The vast fertile plains of India with an extensive network of rivers, a climate suitable for agriculture and plentiful labor made for prosperity among her people. When the need for food, clothing and shelter were fulfilled and other needs reasonably met and the struggle for life was won over, questions rose in the minds of her people: Who am I? Why am I here? What is the purpose of my life? What is mind? How do we experience pleasures of life? Why pain? How do we overcome pain? What happens after death? Who or what is God? The result of inquiry into these questions resulted in ‘ darshanas’ or the Indian systems of Philosophy.
The Indian mystics looked within themselves to find the answers to these questions. They were guided instinctively to go within themselves and not seek answers outside. They intuitively experienced the answers to the questions regarding goals of life and Divinity in a very clear and logical manner. They were lead to see the truth and hence their thoughts were called ‘darshanas’ meaning ‘ vision’ or self realization. These illuminating thoughts of the Rishis or Seers were called the darshanas.
There are six systems of Indian philosophies or metaphysical systems or Shad Darshanas. These are visions of reality as experienced by the mystics. Each of them was compiled during the times of before and after the time of Christ. The six systems had some differences and some common factors. The following two factors were common to all the six systems:
*The soul undergoes endless cycles of rebirth and death – the doctrine of reincarnation of the soul and the cosmology of endless cosmic cycles
*The possibility of the soul reaching perfection in this phenomenal world and transcending the cycle of rebirths and death i.e. attaining self realization or enlightenment or merging with God.
The above two themes are also found in Buddhism and Jainism. They first appeared in the Upanishads.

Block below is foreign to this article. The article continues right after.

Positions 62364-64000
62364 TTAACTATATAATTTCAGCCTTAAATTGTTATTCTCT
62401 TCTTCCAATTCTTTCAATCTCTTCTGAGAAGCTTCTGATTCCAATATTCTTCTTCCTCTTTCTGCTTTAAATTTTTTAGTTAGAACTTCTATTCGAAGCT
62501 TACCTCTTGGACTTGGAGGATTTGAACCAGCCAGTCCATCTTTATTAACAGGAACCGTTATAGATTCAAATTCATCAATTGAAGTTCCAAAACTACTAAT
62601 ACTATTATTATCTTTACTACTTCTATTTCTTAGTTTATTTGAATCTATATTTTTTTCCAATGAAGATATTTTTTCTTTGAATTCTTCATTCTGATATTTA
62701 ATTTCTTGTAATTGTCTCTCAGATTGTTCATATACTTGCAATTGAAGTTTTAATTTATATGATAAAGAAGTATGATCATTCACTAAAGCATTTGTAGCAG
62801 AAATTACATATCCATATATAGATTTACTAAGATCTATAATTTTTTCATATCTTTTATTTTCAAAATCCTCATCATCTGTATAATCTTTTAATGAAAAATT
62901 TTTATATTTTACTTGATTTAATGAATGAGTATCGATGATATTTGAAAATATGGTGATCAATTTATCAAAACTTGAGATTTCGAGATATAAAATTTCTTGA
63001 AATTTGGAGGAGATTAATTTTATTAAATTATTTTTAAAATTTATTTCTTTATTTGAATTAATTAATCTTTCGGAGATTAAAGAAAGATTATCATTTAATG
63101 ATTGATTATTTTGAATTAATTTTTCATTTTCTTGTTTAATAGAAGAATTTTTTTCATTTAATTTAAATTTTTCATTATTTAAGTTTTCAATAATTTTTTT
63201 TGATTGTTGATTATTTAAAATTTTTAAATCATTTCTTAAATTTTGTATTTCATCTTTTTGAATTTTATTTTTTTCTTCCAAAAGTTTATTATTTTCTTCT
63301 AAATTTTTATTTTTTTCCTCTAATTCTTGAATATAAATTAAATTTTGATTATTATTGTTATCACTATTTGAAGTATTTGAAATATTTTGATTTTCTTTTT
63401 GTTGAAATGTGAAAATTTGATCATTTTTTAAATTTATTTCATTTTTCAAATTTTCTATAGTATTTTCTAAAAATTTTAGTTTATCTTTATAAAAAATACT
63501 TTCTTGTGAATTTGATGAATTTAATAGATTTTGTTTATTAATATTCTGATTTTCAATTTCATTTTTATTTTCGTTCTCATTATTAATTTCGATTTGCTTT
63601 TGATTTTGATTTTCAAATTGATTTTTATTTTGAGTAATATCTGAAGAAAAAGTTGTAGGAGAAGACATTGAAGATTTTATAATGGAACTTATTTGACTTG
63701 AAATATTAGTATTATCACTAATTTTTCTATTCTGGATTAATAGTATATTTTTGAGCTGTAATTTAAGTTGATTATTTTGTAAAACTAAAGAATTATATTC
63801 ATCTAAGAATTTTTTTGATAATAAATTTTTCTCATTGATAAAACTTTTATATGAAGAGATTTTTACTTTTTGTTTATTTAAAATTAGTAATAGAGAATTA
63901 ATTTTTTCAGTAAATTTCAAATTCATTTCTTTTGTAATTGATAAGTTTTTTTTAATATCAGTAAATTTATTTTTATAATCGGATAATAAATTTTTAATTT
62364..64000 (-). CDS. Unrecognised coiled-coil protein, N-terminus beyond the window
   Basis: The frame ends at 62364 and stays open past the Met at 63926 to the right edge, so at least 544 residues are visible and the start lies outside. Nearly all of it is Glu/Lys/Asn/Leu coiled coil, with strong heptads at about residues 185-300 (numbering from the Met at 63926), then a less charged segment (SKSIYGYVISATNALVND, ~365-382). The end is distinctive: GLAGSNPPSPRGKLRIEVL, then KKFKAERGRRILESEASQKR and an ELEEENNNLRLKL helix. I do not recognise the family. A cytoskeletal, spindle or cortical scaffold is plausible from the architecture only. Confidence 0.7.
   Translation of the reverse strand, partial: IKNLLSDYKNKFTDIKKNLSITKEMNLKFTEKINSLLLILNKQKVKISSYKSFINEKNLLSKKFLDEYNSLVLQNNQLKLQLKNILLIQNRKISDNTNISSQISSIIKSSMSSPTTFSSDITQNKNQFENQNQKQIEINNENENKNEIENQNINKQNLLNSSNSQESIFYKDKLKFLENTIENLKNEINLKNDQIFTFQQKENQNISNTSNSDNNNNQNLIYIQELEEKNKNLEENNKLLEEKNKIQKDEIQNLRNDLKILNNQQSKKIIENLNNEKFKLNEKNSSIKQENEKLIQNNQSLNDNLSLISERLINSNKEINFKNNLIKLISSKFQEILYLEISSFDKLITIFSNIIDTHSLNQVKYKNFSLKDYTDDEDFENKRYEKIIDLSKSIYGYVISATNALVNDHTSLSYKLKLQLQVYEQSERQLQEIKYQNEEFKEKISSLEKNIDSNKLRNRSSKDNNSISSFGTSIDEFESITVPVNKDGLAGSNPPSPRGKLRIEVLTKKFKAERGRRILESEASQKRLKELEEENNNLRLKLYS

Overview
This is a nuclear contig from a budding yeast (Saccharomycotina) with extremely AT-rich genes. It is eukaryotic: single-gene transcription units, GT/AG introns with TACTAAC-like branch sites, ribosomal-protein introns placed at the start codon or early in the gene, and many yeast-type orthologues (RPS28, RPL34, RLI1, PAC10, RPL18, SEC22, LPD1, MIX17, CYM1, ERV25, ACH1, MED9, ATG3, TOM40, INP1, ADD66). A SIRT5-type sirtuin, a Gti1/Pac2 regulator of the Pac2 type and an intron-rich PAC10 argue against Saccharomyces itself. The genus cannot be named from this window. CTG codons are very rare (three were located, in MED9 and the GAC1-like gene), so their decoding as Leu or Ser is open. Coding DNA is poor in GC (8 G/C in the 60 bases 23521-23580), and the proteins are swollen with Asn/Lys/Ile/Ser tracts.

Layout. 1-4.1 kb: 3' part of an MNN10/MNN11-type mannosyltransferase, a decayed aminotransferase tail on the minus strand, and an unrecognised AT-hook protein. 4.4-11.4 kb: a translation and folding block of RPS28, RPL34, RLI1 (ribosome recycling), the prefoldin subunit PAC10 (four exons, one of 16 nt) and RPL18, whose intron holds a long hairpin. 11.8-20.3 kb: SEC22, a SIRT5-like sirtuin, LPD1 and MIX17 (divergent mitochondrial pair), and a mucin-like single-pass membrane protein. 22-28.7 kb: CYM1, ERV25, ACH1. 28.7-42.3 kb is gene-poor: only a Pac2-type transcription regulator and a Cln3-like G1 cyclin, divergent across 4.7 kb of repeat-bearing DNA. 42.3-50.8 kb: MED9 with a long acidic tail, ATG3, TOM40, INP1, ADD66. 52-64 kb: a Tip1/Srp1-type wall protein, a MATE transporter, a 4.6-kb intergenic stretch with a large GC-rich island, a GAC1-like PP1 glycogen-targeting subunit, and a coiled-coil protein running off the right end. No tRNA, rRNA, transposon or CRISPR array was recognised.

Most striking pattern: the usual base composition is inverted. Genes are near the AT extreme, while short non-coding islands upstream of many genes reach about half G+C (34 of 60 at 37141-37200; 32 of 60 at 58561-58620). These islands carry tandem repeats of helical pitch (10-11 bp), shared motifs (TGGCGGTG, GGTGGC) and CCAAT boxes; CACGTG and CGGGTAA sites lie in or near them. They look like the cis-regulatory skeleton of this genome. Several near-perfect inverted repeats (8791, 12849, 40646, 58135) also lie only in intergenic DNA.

The six darshanas are:
Vaisheshika or “Atomism”
Nyaya or “Logic”
Purva Mimamsa or ritualistic interpretation of the Vedas
Samkhya or the enumeration of the various cosmic principles (tattwas), which are considered separate from the true self or consciousness (Purusha)
Yoga or techniques for meditation and transcendence
Uttara Mimamsa or Vedanta or metaphysical speculation
• Brahman – The Creator – Existence and Nature of Brahman
• Jiva –The Part of Brahman which separates from it- Nature of Jiva or the Individual soul
• Jagat – The Created -Creation of Jagat or the world
• Returning back to Brahman -Moksha or Liberation and the disciplines that lead to it
Today, Vaisheshika, Nyaya, and Mimamsa do not have significant impact on the Indian thought and philosophy of life. Samkhya has been assimilated by Vedanta and has become a part of it. Yoga is popular worldwide as a practical technique of physical health and mental meditation. The darshanas of philosophy conclude that despite the best efforts of man, his life is full of misery and has less of happiness and bliss. He puts in continuous effort but is rarely content. Seeking an escape route from the world’s miseries, pains and the roller coaster life of human existence is one of the main goals of human life.